Publishers Weekly - Publishers WeeklyBeatrice, the heroine of Laird's (When the World Began) retelling of an African folktale, sets out across the jungle to her grandfather's house, intending to present him with a beautiful bunch of bananas. But a giraffe "flicks his tufty tail" and accidentally knocks the bananas out of Beatrice's arms and into a stream-setting off a chain reaction of animal faux pas and contrition that eventually brings the plot full circle. The giraffe apologizes by replacing the bananas with flowers; these in turn are ruined by some overzealous bees, who make amends by giving Beatrice some of their honey, and so on. The reparations of the final animal, an elephant, consist of none other than a bunch of bananas. "Oh, thank you," says round-faced, winsome Beatrice. "Bananas are best, after all." Pichon's (God Bless the Moon) pictures teem with energy, whether emanating from the comically expressive heroine or the boisterous but eager-to-please animals. The benevolently exotic setting glows with lemon yellow light and lime-green foliage, and readers will enjoy spotting, on each spread, the pair of eyes shining out between the jungle leaves. Ages 4-8. (Mar.) Copyright 2004 Reed Business Information.
Children's LiteratureBorrowed from an East African circular tale, this tale tells the story of Beatrice's trip to see her grandfather, carrying with her a bunch of bananas as a gift. During the journey, Beatrice encounters a number of different animals, each of whom complicates her journey. Giraffe inadvertently knocks the bananas into the river but replaces them with flowers. Later, bees swarm the flowers, and Beatrice ruins the bouquet, swatting the insects. The bees replace the bouquet with honey, but monkeys steal the treat and provide her mangoes. Beatrice eventually makes it to her grandfather's home and, thanks to an elephant, she has a new bunch of bananas for him. The relatively anthropomorphized animal characters in the work shift the story's tension away from nature's dangers and onto cooperation and making amends for each animal's misdeed. Brightly illustrated, the story's formulaic structure allows younger readers to involve themselves by trying to predict the next animal and the next gift, making the book a fun, interactive read for parent and child. 2003, Peachtree Publishers, Ages 4 to 8.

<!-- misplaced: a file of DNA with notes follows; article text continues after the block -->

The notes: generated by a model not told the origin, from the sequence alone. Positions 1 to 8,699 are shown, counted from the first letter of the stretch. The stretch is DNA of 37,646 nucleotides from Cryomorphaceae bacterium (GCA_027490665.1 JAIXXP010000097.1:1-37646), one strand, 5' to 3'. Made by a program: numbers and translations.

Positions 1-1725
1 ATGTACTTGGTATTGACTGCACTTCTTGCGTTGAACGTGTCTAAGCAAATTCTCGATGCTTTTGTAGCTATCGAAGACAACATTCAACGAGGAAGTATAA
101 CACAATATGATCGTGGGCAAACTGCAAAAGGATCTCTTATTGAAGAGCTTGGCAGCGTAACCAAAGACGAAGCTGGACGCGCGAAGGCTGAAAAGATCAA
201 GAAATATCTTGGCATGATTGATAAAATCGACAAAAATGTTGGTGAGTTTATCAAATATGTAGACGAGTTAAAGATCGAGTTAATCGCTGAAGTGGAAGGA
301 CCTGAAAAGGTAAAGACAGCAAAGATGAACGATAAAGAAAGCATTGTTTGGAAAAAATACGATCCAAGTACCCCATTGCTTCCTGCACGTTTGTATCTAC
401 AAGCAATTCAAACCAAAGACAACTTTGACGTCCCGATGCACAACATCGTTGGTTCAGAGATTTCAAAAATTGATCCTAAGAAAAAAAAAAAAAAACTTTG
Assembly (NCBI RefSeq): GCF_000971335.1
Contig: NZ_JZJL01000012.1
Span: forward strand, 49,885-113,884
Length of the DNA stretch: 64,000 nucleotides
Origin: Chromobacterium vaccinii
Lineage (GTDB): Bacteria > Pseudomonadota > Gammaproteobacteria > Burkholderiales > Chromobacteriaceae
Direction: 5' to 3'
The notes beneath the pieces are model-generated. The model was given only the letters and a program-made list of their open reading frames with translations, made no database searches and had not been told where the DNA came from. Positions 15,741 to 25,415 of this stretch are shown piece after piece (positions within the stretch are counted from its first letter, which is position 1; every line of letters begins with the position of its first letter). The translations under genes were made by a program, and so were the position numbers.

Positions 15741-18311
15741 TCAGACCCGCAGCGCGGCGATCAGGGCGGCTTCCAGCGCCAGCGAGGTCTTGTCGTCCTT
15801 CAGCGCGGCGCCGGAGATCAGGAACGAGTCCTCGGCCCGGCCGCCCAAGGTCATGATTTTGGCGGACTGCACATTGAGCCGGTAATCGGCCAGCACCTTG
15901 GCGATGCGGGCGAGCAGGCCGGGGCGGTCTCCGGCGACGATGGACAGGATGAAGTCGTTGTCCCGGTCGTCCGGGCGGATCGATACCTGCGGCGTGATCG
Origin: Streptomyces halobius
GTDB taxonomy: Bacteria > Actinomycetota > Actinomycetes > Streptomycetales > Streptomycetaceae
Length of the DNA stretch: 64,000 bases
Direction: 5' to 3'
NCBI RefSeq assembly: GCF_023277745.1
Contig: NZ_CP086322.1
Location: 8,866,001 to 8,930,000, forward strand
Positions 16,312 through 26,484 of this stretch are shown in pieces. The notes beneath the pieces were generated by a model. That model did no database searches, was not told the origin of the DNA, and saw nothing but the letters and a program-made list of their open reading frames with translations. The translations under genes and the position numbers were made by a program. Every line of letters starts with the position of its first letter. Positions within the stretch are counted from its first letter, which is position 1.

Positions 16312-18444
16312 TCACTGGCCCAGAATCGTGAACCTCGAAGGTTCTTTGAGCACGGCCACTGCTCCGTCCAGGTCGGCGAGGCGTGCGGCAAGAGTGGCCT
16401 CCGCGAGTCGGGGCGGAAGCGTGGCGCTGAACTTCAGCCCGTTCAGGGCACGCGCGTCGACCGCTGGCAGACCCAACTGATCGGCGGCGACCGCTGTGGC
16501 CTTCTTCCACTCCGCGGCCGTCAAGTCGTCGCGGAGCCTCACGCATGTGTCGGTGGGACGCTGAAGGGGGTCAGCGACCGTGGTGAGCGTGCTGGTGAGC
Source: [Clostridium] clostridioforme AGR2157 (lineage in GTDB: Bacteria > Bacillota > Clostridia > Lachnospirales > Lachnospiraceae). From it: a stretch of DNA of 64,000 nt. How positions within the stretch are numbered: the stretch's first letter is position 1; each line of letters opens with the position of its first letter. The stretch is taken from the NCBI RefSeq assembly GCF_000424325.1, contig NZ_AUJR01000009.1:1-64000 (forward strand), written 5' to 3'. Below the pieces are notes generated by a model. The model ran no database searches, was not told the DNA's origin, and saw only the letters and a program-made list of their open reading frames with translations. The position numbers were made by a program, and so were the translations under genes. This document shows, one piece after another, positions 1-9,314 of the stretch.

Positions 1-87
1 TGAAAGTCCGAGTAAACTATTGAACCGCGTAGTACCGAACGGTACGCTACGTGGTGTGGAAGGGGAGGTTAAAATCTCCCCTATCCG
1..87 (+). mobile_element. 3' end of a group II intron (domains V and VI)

K. C. Manus
School Library Journal - School Library JournalPreS-Gr 2-This circular tale from East Africa incorporates familiar folkloric elements. A little girl sets out to take a gift of bananas to her grandfather. Along the way, she encounters a variety of jungle animals and each one causes an accident that results in her losing Granddad's present. The animal then replaces the lost object with a new one. By the time she arrives at the man's house, she once again has as a gift "a beautiful bunch of bananas." The cheerful, bold artwork complements the mood and setting of the story. The straightforward, repetitive plot is fast paced and will encourage children to anticipate the next calamity, and guess what the new item will be. With bright, eye-catching artwork and a simple text, this story makes a good read-aloud.-Margaret R. Tassia, Millersville University, PA Copyright 2004 Reed Business Information.
Kirkus ReviewsIn the African jungle full of colorful foliage and lush fruit, Beatrice sets off to visit her granddad with a beautiful bunch of bananas. Along the way she meets a giraffe that accidentally whisks the bananas off Beatrice's head and into the steam. He gives her flowers to replace her gift. But the flowers get smashed when the bees arrive, and more mishaps follow her along the trail, until she is left with a single feather from a parrot; in a final mishap, the feather is blown away when the elephant she meets sneezes. But like the others, the elephant replaces her gift for her granddad-this time the replacement is a beautiful bunch of bananas. This gentle tale will delight young readers (and listeners). (Picture book/folktale. 2-6)
- Peachtree Publishers, Ltd.
- Publication date:
- Product dimensions:
- 9.70(w) x 9.90(h) x 0.40(d)
- Age Range:
- 4 - 8 Years
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This cute little book has vivid illustrations, and the children in my class really enjoyed the creative plot as well!